At the end of the conference, Andrea James honored “Grandma” Phyllis Hardy, by giving her time to speak to the gathering on Skype. Hardy, who was released from Danbury in March, 2015, after 23 years and five months, had been ill and unable to attend. James said she had been the matriarch for many of the women on the stage at Harvard.

“When I was incarcerated I did everything I could to teach women what to do,” Hardy said. “Women need love. If you can’t get it from the world, you can get it from each other. We as women who are free have to help the ones who are left behind. We can teach them from the outside in.”

Copyright, Truthout. May not be reprinted without permission.

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Let’s Get Free’s Vision for Restoring Meaningful Commutation in Pennsylvania

Currently, more than 5,000 people in Pennsylvania are serving life without parole, a full 10% of the imprisoned population, a higher percentage than any other state. As people in prison age the cost of incarcerating them goes up while simultaneously their likelihood of recidivism decreases. Many of these people are deeply remorseful about the situations that brought them to prison and want to be able to give back to their communities by sharing their wisdom with today’s youth to keep them from making similar mistakes. PA is one of only 6 states that have no parole options for lifers which makes commutation the only possibility of release for these individuals, many of whom are now senior citizens.

From 1967-1990 about 380 people in PA had their life sentences commuted. In the 1970s approximately 35 people a year were given a second chance. But for the last 25 years, only 6 men and no women or trans people serving life have been released. The dramatic decrease in the use of commutation as a result of the “tough on crime” political climate has contributed to the explosion of the prison population and has left many innocent and reformed people serving excessive sentences with no mercy.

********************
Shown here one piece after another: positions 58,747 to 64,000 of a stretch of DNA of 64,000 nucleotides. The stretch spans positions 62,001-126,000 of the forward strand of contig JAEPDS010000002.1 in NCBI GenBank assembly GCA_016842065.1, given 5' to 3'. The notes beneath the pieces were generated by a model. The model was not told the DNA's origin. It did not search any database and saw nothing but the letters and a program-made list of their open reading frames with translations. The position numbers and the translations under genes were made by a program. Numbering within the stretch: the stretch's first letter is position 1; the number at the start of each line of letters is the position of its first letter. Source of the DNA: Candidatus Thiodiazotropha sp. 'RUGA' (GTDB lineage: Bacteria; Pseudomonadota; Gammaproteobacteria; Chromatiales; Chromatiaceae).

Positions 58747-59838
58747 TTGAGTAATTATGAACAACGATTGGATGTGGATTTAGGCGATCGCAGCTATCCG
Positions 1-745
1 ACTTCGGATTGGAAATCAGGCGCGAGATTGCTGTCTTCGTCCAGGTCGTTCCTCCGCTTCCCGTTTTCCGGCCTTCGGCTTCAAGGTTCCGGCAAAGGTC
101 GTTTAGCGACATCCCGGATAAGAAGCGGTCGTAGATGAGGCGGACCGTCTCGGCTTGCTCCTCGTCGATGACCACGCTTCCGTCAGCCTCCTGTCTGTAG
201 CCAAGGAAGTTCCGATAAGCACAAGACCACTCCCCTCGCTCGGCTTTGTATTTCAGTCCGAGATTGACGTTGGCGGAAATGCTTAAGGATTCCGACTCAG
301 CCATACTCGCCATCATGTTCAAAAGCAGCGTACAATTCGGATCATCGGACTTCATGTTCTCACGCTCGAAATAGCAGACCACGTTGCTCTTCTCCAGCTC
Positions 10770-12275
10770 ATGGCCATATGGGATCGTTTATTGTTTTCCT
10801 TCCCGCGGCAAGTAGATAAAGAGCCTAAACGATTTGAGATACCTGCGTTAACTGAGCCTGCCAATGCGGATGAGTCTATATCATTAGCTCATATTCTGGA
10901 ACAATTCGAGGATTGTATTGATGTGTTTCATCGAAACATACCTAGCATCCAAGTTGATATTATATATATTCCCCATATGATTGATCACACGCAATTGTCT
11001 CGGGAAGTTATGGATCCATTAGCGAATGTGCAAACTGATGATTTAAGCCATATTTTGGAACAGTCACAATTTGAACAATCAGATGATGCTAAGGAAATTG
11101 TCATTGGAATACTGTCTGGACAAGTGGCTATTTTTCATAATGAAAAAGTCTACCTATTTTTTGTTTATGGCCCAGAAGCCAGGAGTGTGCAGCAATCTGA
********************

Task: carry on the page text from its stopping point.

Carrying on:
We believe the commutation system must be brought back into use and we have several proposals to revitalize this process:

Reform the Board of Pardons

  1. Depoliticize the Board of Pardons

Currently both the Lieutenant Governor and the Attorney General serve on the board and the Governor has the final say on any releases.

Elected officials are overly-cautious because of concerns that any recidivism will reflect negatively on them and cost them their jobs. This is at the expense of the lives of many people.

We propose that no elected officials serve on the board and that the governor no longer has a vote (though they still would appoint the board). Six states already have this system (Alabama, Connecticut, Georgia, Idaho, South Carolina, Utah).

  1. Diversify the Board of Pardons

In addition to the current positions for a psychiatrist, a criminal justice expert, and a victims advocate, the board could include:

  • a formerly incarcerated person
  • a reentry support professional
  • a human rights advocate
  • a member of a police oversight board
  • a trauma specialist
  • a restorative justice professional

It is also important for the board to reflect the communities most impacted by violence. It is irresponsible for there to be no Black people on the board when 66% of all lifers and 77% of all juvenile lifers are people of color in Pennsylvania.

  1. Institute Regional Full-Time Pardon Boards

Currently, 5 people with other full-time jobs are tasked with deciding the fate of hundreds of lifers who apply for commutation as well as all other currently incarcerated and released people with felony convictions seeking commutation. There is no possible way that they can take the time to consider each individual’s situation and make an informed decision.